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The city of Chicago plans to sue US Steel for alleged violations of federal law after the company released more than the permitted daily amount of chromium into Lake Michigan in October and April, according to city officials.

Chicago mayor Rahm Emanuel announced on Sunday that the city will file the notice of intent to sue US Steel for violations of the federal Clean Water Act on Monday, the first step required before a lawsuit can be filed 60 days later under that act.

The notice from the city of Chicago will follow an earlier notice of intent to sue US Steel sent on November 13 by the Surfrider Foundation, represented by the Abrams Environmental Law Clinic at the University of Chicago.

The clinic has previously released documents showing a US Steel facility in Portage, Indiana released 56.7lbs (25.7kg) of chromium into Lake Michigan on October 25 after its wastewater treatment system malfunctioned, according to the The Associated Press – nearly double the 30lbs permitted. On April 10 and 11 a discharge of almost 350lbs of chromium from the same plant into a waterway leading into Lake Michigan spurred the closure of public beaches and public drinking water intakes, according to local media.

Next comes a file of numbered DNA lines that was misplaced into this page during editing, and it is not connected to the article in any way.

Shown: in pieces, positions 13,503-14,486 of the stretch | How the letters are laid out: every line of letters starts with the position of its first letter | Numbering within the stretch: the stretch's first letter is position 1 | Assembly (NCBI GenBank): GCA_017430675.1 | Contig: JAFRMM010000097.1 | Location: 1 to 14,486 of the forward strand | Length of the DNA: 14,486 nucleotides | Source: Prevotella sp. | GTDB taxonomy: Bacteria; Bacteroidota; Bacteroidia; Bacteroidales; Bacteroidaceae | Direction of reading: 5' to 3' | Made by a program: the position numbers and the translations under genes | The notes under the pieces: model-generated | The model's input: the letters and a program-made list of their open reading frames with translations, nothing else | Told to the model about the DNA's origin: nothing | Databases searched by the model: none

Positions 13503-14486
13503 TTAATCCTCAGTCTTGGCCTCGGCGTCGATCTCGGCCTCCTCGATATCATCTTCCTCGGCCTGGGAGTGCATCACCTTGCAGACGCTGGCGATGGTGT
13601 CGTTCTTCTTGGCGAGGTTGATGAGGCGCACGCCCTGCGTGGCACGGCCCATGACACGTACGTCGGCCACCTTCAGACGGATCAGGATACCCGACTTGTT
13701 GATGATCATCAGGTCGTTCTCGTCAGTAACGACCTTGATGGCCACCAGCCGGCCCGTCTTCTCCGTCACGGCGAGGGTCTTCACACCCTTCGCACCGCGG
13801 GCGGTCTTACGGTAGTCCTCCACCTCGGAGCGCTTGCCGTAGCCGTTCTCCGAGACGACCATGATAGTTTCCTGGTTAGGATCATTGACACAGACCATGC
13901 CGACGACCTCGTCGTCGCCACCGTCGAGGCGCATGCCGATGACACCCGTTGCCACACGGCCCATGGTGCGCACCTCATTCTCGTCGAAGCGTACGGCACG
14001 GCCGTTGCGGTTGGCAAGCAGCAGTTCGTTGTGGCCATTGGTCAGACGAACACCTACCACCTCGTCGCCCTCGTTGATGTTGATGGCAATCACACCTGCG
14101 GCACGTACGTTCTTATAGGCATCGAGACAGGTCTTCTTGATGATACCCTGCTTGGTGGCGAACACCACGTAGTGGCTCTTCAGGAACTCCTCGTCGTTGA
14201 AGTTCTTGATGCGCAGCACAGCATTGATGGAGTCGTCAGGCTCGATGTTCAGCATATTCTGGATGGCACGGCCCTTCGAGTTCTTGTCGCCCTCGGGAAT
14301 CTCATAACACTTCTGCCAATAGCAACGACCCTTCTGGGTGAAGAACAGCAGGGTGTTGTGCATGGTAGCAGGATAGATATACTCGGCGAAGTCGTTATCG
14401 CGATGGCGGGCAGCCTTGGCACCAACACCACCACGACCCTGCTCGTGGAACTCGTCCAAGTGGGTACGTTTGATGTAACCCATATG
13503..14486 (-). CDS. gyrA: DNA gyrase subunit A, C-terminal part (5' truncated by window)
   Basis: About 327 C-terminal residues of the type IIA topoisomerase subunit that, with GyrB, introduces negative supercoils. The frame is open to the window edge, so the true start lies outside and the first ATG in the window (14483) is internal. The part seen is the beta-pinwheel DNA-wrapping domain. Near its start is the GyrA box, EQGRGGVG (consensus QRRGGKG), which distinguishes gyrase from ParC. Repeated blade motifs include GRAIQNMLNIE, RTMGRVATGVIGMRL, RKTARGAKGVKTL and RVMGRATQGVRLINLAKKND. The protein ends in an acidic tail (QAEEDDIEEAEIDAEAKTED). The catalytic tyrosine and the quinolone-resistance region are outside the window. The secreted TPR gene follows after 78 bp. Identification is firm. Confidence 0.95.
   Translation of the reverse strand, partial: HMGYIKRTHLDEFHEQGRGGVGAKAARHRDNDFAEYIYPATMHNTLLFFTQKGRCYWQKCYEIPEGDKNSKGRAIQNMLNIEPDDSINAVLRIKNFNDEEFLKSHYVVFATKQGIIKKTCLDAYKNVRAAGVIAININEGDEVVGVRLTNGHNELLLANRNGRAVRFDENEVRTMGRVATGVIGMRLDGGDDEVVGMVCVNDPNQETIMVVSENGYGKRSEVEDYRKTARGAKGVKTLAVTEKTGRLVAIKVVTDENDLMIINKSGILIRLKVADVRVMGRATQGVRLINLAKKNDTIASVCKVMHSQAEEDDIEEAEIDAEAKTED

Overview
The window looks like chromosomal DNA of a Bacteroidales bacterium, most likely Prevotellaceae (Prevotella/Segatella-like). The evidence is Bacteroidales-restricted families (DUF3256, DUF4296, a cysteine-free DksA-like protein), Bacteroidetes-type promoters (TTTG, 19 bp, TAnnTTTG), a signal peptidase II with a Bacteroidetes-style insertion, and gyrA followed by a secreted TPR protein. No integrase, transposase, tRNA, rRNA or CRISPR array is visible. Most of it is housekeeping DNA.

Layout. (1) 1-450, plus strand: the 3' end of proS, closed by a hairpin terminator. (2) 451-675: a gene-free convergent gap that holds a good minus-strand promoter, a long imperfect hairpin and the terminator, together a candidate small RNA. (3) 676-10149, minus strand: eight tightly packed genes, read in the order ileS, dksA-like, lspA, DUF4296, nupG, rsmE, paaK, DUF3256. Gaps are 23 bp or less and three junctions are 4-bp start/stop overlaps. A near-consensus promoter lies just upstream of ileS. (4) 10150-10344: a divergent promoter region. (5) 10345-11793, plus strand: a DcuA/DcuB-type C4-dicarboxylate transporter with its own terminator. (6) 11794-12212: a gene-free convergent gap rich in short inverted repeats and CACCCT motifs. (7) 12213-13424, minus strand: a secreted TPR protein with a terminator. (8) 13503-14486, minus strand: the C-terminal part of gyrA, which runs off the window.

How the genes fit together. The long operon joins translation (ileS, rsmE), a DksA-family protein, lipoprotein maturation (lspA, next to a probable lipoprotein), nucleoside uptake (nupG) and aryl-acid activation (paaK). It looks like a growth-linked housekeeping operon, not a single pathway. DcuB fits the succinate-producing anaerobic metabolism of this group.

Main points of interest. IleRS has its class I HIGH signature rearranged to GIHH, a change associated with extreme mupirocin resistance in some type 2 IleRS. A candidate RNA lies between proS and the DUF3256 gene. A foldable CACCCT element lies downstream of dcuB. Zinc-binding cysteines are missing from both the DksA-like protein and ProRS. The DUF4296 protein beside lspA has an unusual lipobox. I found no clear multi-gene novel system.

“This is not once, it’s twice, and in the last instance they did not notify [the Environmental Protection Agency], which they’re required to do,” Mr Emanuel said at a press conference on Sunday.

Mr Emanuel also called out the federal EPA and President Donald Trump: “I don’t think it’s an accident that US Steel didn’t report it to the Trump EPA. They know exactly the attitude of the EPA under Donald Trump is that they can get away with it, they’re not going to be policed”.

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